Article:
Athletes of Kingston: Slater Doggett

By Ian MacAlpine

Former Queen’s Gaels hockey player Slater Doggett has capped off a very good year on and off the ice in 2019 with one of the highest honours a Canadian university student-athlete can receive.

Doggett was named one of eight USports student-athletes from the 2018-19 season across the country to receive The Governor General’s Academic All-Canadian Commendation.

He received the award at a ceremony at Rideau Hall in Ottawa on January 22.

Doggett is the fifth Queen’s athlete to receive the award since 1994.

To qualify for the award, USports student-athletes have to achieve Academic All-Canadian status having maintained an average of 80 percent or better over the academic year while competing for one – or more – of their university’s varsity teams.

“I am very humbled to have received this USports award,” said Doggett in an email exchange from Italy where he is playing for for Sterzing/Vipiteno in the Alps Hockey League. “Being in Ottawa with the other seven athletes was hard to believe that I was considered with them after hearing their stories and how amazing they are in their sports, in the classroom, and how they demonstrate leadership in their respective communities,” he wrote.

“Receiving this award also makes me consider all of the great people that have been a part of my time as a member of USports and how thankful I am to have been surrounded by such quality individuals and groups.”

Ms. Assunta Di Lorenzo presented the Governor General’s Academic All-Canadian Commendation to Slater Doggett. Credit: MCpl / Cplc Mathieu Gaudreault, Rideau Hall, OSGG-BSGG, 2020

Doggett, 25, of Oakville, first came to Kingston at 18-years-old to play for the Kingston Frontenacs of the Ontario Hockey League. In two seasons he scored 10 goals and 27 points in 126 games. After two years in the Limestone City he moved onto the Windsor Spitfires for his overage season where he upped his offensive output scoring 25 goals and 51 points in 57 games.

After a six-game stint in the East Coast Hockey League Doggett joined the Queen’s Gaels men’s hockey team in 2015-16 and played four years for the Tricolour while taking applied economics. In 103 career games, he scored 59 goals and saved his best hockey for his last season in 2018-19 scoring 21 goals and 34 points in just 25 games. In the playoffs, he led the Gaels to an Ontario University Athletics championship and a berth in the USports national championship in Lethbridge, Alberta last spring.

Doggett was named an OUA East most valuable player and a USports All-Canadian in his last season at Queen’s.

He also won a bronze medal for Canada at the 2017 FISU Winter Universiade in Kazakhstan, and competing for the 2018 USports All-Stars against Hockey Canada’s World Junior Prospects.

Off the ice Doggett has been involved in the Autism Mentorship Program, which pairs autistic youth and adults in meaningful one-on-one mentoring relationships. As well he’s contributed to Nightlight Kingston, volunteering his time with those who are less fortunate. He has also spent time with the Running and Reading Program, volunteering once a week at the Molly Brant Public School in Kingston.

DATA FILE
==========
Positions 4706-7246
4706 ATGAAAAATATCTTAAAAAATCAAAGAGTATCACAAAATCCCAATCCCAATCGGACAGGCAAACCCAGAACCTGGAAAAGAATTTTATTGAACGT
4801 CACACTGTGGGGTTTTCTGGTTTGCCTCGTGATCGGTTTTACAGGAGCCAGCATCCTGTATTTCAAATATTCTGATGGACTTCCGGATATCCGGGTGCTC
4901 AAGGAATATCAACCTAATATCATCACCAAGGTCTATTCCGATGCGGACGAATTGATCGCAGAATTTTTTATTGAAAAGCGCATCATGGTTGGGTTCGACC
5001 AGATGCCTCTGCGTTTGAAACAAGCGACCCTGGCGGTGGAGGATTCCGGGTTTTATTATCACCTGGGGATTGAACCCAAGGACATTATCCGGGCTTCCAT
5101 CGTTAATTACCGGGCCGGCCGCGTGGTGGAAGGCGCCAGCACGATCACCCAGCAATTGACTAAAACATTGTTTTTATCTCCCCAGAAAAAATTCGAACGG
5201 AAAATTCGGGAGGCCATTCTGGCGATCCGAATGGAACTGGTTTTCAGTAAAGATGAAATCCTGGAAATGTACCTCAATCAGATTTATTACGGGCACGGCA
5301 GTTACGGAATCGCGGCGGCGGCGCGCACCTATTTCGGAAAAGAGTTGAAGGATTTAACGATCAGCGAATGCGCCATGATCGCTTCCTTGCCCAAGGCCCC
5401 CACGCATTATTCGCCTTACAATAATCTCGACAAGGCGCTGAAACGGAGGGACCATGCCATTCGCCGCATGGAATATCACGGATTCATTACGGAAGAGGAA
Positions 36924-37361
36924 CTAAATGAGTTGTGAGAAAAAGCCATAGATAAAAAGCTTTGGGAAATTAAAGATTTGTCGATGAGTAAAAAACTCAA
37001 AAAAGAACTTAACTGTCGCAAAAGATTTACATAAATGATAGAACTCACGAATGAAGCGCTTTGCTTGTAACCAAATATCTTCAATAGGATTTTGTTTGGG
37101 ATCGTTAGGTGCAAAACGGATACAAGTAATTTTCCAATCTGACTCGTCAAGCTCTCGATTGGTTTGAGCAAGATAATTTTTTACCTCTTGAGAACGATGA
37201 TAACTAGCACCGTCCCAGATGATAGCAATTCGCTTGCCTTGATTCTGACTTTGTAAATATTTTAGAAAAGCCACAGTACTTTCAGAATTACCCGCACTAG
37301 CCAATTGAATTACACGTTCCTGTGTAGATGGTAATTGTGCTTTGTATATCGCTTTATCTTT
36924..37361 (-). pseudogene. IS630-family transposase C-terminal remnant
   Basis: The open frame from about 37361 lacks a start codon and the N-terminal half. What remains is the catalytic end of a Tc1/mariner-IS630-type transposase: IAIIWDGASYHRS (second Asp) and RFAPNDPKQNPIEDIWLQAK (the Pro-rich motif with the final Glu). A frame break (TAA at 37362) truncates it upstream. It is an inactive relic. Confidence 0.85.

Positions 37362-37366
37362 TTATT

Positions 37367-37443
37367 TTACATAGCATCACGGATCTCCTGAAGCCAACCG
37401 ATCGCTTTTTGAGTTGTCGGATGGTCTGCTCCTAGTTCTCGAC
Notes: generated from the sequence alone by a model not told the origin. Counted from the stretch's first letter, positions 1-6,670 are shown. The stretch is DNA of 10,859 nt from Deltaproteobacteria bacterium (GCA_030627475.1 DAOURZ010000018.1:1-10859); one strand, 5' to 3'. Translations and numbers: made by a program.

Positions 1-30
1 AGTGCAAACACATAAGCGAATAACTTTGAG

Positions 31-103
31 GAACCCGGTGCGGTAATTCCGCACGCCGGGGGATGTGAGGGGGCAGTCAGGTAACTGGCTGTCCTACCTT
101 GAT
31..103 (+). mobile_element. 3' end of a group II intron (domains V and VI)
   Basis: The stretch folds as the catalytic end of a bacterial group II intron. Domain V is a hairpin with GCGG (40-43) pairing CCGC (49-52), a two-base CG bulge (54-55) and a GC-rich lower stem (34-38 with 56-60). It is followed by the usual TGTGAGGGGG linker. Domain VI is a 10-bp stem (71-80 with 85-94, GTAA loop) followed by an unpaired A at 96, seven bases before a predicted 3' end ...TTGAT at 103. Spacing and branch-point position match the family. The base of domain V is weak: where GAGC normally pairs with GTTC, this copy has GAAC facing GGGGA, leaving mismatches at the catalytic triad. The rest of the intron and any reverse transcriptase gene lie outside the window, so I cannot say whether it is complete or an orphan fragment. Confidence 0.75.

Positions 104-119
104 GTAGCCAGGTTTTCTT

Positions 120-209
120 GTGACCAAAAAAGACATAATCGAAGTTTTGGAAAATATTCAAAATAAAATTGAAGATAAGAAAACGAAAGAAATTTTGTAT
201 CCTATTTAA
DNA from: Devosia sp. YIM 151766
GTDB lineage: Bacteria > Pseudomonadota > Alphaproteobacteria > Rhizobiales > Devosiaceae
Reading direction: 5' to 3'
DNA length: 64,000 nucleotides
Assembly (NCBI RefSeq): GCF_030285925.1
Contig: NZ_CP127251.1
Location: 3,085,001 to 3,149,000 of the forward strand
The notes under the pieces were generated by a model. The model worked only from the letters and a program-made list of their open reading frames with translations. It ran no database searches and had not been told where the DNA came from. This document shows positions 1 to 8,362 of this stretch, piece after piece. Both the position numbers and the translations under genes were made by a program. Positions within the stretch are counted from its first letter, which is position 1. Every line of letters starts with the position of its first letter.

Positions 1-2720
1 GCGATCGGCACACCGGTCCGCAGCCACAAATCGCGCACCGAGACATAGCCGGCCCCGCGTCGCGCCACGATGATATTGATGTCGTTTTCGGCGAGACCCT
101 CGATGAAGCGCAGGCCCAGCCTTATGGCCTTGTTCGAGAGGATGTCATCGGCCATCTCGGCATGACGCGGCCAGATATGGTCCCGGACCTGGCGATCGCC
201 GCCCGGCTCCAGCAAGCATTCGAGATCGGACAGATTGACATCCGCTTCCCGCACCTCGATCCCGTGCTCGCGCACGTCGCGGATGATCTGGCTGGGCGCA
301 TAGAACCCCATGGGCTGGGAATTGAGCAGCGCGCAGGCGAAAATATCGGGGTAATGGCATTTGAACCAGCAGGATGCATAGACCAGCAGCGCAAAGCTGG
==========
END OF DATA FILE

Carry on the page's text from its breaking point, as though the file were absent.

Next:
Ms. Assunta Di Lorenzo, Secretary to the Governor General and Herald Chancellor of Canada, presented the Governor General’s Academic All-Canadian Commendation for the 2018-2019 season to eight recipients during a ceremony at Rideau Hall on January 22, 2020. Credit: MCpl / Cplc Mathieu Gaudreault, Rideau Hall, OSGG-BSGG, 2020

“I enjoyed volunteer work because it was such an important part of being a Gael. On the men’s hockey team we worked with the Navigators organization and they set us up with volunteer opportunities that not only myself but every single player participated in. I found it very rewarding to see how much it made a difference that a group of young men cared to help them.”

Attending classes at Queen’s challenged Doggett in a way he could never imagine but was able to answer those challenges and become a success in the classroom as well.

“My Queen’s experience was full of things I never thought I would do,” he said. “I started university as a very average student and definitely below average relative to my peers at Queen’s. By using the resources available to me I found that I could succeed and be a better student than I ever expected.”

Doggett said he could write a full essay on all the people who helped him while at Queen’s including his parents, girlfriend, classmates, teammates, and coaches on the Gaels.

Doggett said Kingston has been his second home for six of the last seven years.

“I was fortunate to spend two years living in the west end and four years living in the Queen’s student community so I’ve seen a lot of Kingston and love the city. One of the reasons I decided to study at Queen’s was to be back in Kingston. I don’t have any immediate plans to settle in Kingston but I know I’ll be back to visit the beautiful city every year.”